Check your Credit. The condition of your credit may influence the financing available to you for purchasing a home, so it’s important to understand your creditworthiness early in the process. Get your free annual credit report at www.annualcreditreport.com and check for errors or unresolved issues. Make sure to correct any mistakes with the credit bureaus.

Find an Agent. Finding the right real estate agent can make a big difference in the success of your home buying experience. Ask friends, neighbors and coworkers for agent referrals – or go to Internet sites such as www.realtor.com and www.nareb.com to find agents in your area – and we recommend that you be sure to interview at least three to find a good fit.

Collect your Documents. Gather pay stubs, bank account statements, W-2s, tax returns for the last two years, statements from current loans and credit lines, and names and addresses of your landlords for the past two years – lenders are going to want to see these when you’re working on financing.

Find lenders and get pre-qualified or pre-approved. Start with your local bank or credit union, or if you are interested in a HomePath loan, find a HomePath lender for pre-approval at www.homepath.com. Your real estate agent may also have lender suggestions.

Start your Search. Your agent should help you find neighborhoods and homes that fit your needs and your budget. Compare houses, prices, features, neighborhoods, and Demographics. Be sure to check out www.homepath.com for affordable Fannie Mae-owned properties in your area.

Make the Offer. You’ve found the perfect home and now it’s time to work with your agent to submit an offer! Your submission will include the terms of the offer and a good faith deposit. Keep in mind that Fannie Mae looks for the best offer, not just the highest price.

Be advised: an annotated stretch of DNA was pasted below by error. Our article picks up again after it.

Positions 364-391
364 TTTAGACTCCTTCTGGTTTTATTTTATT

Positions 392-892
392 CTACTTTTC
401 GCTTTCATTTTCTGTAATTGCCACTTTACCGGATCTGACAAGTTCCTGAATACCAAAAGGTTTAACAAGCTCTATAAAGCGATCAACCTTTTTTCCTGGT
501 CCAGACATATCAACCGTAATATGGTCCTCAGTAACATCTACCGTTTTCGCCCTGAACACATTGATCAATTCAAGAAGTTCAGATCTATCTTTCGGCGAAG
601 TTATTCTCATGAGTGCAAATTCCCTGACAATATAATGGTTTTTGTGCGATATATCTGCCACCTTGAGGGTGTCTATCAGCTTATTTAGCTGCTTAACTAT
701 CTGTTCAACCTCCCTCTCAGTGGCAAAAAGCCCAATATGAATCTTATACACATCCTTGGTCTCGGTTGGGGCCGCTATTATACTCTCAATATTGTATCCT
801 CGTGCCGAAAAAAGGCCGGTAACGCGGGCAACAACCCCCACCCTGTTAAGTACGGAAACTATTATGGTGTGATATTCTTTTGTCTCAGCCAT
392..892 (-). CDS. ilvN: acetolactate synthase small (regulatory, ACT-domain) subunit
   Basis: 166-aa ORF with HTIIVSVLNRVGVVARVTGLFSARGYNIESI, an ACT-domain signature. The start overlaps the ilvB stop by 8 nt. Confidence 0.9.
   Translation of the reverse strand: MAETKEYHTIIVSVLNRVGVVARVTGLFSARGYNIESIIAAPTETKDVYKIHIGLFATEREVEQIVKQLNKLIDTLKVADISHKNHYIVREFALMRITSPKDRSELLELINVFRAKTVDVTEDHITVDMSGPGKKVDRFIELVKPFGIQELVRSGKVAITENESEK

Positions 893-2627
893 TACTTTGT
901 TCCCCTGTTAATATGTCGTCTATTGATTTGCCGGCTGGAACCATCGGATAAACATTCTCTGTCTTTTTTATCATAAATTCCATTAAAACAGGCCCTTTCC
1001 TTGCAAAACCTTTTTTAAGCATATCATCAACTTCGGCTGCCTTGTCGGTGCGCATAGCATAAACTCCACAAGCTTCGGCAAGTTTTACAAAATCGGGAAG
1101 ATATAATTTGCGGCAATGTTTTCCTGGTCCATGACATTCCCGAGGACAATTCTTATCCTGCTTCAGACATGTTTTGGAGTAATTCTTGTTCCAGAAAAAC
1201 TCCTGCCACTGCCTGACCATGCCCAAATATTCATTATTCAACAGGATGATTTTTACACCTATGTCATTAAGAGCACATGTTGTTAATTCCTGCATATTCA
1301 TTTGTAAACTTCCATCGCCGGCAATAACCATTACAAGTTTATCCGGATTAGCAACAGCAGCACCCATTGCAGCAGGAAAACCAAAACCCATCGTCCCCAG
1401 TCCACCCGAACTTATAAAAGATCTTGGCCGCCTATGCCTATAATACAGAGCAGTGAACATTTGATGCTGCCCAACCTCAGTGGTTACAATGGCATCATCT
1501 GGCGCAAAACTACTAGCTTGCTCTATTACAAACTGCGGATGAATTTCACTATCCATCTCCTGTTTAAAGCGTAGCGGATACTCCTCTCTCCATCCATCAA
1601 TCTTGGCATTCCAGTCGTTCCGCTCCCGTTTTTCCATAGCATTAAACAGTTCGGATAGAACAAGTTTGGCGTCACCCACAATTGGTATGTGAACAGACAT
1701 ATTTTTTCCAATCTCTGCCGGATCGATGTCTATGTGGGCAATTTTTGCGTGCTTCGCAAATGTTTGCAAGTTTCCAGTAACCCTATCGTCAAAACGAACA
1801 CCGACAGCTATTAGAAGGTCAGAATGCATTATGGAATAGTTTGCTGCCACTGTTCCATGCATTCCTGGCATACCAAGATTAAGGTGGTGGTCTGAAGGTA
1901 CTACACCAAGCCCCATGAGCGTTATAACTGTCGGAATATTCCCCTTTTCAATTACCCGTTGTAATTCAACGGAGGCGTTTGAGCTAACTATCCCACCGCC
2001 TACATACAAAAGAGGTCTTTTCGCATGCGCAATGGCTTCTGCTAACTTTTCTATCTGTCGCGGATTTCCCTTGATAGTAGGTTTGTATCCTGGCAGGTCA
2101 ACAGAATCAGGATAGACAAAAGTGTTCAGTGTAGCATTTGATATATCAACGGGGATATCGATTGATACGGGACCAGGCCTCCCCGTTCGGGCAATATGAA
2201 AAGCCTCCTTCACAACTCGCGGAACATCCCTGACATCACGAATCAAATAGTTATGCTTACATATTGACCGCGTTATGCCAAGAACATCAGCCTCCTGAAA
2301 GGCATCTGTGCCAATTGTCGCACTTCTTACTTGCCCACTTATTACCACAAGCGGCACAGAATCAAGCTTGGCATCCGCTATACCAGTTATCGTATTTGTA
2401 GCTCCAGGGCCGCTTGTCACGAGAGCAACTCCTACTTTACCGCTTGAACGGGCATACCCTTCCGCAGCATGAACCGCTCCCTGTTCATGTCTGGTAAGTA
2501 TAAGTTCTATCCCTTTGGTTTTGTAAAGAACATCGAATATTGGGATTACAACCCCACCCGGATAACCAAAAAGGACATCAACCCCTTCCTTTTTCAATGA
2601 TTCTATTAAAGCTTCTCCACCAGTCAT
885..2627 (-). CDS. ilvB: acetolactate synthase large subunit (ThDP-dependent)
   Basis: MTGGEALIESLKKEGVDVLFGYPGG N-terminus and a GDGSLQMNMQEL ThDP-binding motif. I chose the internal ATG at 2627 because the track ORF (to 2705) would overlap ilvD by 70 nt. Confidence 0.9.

Do an Inspection. You should always be aware of both the good and the bad before you buy a house, so it’s critical that you have a professional inspection done. Fannie Mae has a 10-day inspection period after an offer has been accepted.

Confirm Financing. Now that you know the house price and terms of the sale, go back to your lender to get your financing approved. If you have purchased a Fannie Mae-owned home that is eligible for HomePath® financing, check with a HomePath lender to see if that financing might be a good option for you.

Prepare to Close. In preparation for closing, your lender may ask you for more information on your finances and the property you’ll also need to organize your down payment, prepare to pay for any closing costs, get a property insurance policy, title insurance, and a host of other things. Ask lots of questions and be sure you understand. Everything you sign or agree to.

Schedule The Closing. Your lender or agent will work with you to schedule a convenient closing date, time, and location. At the closing, you’ll sign deed and mortgage documents, among other things, and at the end you’ll be handed the key to your new home!